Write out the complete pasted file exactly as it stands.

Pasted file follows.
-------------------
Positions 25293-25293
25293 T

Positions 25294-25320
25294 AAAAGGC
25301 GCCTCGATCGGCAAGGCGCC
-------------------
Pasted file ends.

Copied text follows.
Positions 25293-25293
25293 T

Positions 25294-25320
25294 AAAAGGC
25301 GCCTCGATCGGCAAGGCGCC